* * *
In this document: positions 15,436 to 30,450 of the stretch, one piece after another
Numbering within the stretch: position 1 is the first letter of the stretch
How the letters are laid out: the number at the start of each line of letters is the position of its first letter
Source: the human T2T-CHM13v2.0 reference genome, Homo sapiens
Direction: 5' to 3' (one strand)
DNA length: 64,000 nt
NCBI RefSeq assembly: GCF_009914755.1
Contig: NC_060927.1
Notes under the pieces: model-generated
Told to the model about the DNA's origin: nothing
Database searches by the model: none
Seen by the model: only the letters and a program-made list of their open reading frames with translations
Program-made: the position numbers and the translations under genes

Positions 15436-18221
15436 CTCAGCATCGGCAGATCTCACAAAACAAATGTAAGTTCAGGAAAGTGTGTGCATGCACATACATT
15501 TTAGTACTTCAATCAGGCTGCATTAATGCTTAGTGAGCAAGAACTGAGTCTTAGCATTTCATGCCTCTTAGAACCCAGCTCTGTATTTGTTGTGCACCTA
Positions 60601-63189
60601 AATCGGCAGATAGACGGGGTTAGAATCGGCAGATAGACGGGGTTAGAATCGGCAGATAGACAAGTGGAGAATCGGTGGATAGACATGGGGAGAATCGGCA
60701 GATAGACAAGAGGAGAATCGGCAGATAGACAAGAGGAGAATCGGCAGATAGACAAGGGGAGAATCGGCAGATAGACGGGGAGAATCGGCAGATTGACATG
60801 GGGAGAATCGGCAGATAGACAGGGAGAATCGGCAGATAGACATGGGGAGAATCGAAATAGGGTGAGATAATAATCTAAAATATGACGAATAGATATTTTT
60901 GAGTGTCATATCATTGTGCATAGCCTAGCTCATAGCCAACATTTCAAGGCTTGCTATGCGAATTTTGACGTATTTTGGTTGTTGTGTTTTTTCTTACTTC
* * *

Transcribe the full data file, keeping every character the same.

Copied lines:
In this document: positions 15,436 to 30,450 of the stretch, one piece after another
Numbering within the stretch: position 1 is the first letter of the stretch
How the letters are laid out: the number at the start of each line of letters is the position of its first letter
Source: the human T2T-CHM13v2.0 reference genome, Homo sapiens
Direction: 5' to 3' (one strand)
DNA length: 64,000 nt
NCBI RefSeq assembly: GCF_009914755.1
Contig: NC_060927.1
Notes under the pieces: model-generated
Told to the model about the DNA's origin: nothing
Database searches by the model: none
Seen by the model: only the letters and a program-made list of their open reading frames with translations
Program-made: the position numbers and the translations under genes

Positions 15436-18221
15436 CTCAGCATCGGCAGATCTCACAAAACAAATGTAAGTTCAGGAAAGTGTGTGCATGCACATACATT
15501 TTAGTACTTCAATCAGGCTGCATTAATGCTTAGTGAGCAAGAACTGAGTCTTAGCATTTCATGCCTCTTAGAACCCAGCTCTGTATTTGTTGTGCACCTA
Positions 60601-63189
60601 AATCGGCAGATAGACGGGGTTAGAATCGGCAGATAGACGGGGTTAGAATCGGCAGATAGACAAGTGGAGAATCGGTGGATAGACATGGGGAGAATCGGCA
60701 GATAGACAAGAGGAGAATCGGCAGATAGACAAGAGGAGAATCGGCAGATAGACAAGGGGAGAATCGGCAGATAGACGGGGAGAATCGGCAGATTGACATG
60801 GGGAGAATCGGCAGATAGACAGGGAGAATCGGCAGATAGACATGGGGAGAATCGAAATAGGGTGAGATAATAATCTAAAATATGACGAATAGATATTTTT
60901 GAGTGTCATATCATTGTGCATAGCCTAGCTCATAGCCAACATTTCAAGGCTTGCTATGCGAATTTTGACGTATTTTGGTTGTTGTGTTTTTTCTTACTTC